New devolved welfare powers should be used to increase Child Benefit MSPs have been told
Civil society leaders have united to urge the Scottish Government to top-up child benefit by £5 a week.
The coalition, which includes the Children and Young People’s Commissioner for Scotland, the Church of Scotland, the Scottish Women’s Convention and Wheatley housing group, sent a briefing to all MSPs ahead of today's budget debate highlighting that a £5 top-up to child benefit could reduce child poverty in Scotland by a substantial 14%, lifting 30,000 children out of poverty.
Campaigners say that unless decisive action is taken, child poverty in Scotland will get much worse, with modelling from the Institute of Fiscal Studies (IFS) forecasting a 50% increase in child poverty across the UK by 2020.
John Dickie, director of the Child Poverty Action Group (CPAG) in Scotland, a leading group behind the call, said: “Five pounds a week might not seem like much for many of us but for hard-pressed families it would make all the difference. It could be the difference between a child going on a school trip or missing out, or the difference between a trip to the foodbank and a trip to the supermarket."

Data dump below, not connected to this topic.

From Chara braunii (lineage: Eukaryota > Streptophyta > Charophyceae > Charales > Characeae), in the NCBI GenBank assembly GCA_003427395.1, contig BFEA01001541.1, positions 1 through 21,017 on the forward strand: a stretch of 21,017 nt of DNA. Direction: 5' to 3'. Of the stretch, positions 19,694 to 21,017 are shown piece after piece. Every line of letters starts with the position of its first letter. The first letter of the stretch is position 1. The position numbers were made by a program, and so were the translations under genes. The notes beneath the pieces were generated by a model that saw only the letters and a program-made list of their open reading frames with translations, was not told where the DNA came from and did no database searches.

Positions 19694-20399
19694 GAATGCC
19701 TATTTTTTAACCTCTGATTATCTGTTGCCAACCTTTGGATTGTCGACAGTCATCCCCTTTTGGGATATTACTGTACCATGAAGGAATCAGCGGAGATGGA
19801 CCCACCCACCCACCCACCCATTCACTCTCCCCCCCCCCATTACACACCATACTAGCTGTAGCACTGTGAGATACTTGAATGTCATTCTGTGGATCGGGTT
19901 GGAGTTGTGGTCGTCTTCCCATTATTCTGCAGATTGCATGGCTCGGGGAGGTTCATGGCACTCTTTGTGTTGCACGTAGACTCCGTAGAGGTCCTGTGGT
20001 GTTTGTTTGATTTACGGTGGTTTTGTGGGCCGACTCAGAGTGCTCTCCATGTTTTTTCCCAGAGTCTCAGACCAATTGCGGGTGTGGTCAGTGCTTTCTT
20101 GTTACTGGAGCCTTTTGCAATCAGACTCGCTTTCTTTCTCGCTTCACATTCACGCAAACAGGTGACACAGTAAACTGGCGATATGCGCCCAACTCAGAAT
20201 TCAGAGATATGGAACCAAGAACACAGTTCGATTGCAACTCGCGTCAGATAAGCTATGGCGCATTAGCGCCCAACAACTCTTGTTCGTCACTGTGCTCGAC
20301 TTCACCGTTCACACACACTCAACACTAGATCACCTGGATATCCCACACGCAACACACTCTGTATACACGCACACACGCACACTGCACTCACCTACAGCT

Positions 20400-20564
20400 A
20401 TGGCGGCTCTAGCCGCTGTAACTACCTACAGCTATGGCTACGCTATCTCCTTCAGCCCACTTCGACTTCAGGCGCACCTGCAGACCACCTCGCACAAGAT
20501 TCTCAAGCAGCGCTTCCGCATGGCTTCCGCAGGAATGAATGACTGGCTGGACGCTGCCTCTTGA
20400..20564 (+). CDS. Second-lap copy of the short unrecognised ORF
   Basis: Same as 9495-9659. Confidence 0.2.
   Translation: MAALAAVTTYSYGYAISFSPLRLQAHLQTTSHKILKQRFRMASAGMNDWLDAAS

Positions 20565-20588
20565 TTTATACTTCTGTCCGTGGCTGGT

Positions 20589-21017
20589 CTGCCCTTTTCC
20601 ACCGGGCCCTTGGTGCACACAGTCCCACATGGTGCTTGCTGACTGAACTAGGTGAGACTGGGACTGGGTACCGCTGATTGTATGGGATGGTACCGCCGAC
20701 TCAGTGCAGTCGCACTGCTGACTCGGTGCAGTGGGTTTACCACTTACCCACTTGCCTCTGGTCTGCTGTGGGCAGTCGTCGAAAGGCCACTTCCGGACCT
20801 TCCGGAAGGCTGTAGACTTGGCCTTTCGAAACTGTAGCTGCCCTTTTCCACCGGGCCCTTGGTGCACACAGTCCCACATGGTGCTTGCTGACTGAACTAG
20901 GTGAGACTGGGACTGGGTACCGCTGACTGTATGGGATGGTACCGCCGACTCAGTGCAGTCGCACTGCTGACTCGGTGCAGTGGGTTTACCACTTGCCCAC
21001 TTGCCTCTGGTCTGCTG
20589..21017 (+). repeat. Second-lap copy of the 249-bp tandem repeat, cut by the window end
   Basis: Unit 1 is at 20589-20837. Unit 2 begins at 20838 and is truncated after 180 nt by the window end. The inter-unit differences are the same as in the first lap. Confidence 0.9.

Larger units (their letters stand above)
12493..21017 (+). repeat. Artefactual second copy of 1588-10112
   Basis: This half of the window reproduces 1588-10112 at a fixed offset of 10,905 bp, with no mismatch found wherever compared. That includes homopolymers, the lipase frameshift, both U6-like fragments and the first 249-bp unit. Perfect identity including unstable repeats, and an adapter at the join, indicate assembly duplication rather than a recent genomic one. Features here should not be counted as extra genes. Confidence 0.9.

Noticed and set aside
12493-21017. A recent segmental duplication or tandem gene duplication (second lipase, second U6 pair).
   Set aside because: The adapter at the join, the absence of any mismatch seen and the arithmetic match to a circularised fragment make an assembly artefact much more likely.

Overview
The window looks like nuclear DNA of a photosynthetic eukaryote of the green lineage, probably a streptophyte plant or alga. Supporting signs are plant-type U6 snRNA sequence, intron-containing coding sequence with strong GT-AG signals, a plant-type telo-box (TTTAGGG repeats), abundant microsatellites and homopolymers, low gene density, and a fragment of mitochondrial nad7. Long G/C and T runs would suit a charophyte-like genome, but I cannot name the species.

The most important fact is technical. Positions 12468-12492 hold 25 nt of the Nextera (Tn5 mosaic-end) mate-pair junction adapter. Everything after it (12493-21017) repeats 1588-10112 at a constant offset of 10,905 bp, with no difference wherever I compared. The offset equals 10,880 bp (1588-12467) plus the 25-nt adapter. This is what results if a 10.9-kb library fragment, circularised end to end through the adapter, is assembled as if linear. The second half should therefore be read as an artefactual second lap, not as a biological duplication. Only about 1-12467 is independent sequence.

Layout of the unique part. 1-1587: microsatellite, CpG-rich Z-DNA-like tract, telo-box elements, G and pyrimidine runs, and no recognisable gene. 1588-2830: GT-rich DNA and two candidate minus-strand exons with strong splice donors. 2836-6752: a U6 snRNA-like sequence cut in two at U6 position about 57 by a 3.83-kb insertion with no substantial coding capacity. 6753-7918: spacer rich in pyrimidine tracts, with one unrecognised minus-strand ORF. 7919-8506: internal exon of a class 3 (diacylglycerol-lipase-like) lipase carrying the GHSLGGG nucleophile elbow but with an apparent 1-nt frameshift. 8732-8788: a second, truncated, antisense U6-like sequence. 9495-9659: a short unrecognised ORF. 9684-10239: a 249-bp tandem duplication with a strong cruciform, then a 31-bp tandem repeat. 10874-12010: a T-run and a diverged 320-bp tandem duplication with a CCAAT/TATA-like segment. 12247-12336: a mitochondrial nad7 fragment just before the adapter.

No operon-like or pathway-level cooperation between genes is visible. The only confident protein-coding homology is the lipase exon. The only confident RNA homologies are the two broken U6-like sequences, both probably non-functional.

It would set Scotland on a different trajectory from the rest of the UK - John Dickie
“We urge MSPs of all parties to make sure the Scottish Government uses this budget – and the new social security powers at its disposal – to invest in family incomes and make a defining impact on levels of child poverty.”
“The Scottish Government commitment to eradicate child poverty in Scotland by 2030 is hugely welcome as are the commitments already made to introduce Best Start grants, but the new power to top up benefits provides an opportunity to take an even greater step towards achieving that goal.
"Topping up child benefit by just £5 a week could not only reduce child poverty by 14%, it would set Scotland on a different trajectory from the rest of the UK, which is facing a projected 50% rise in child poverty by 2020.”
The call comes just a week after the Royal College of Pediatrics and Child Health reported poverty to be the “biggest cause of poor health”. It highlighted that children living in poverty are much more likely to be in poor health, overweight or obese, experience mental health problems and die early.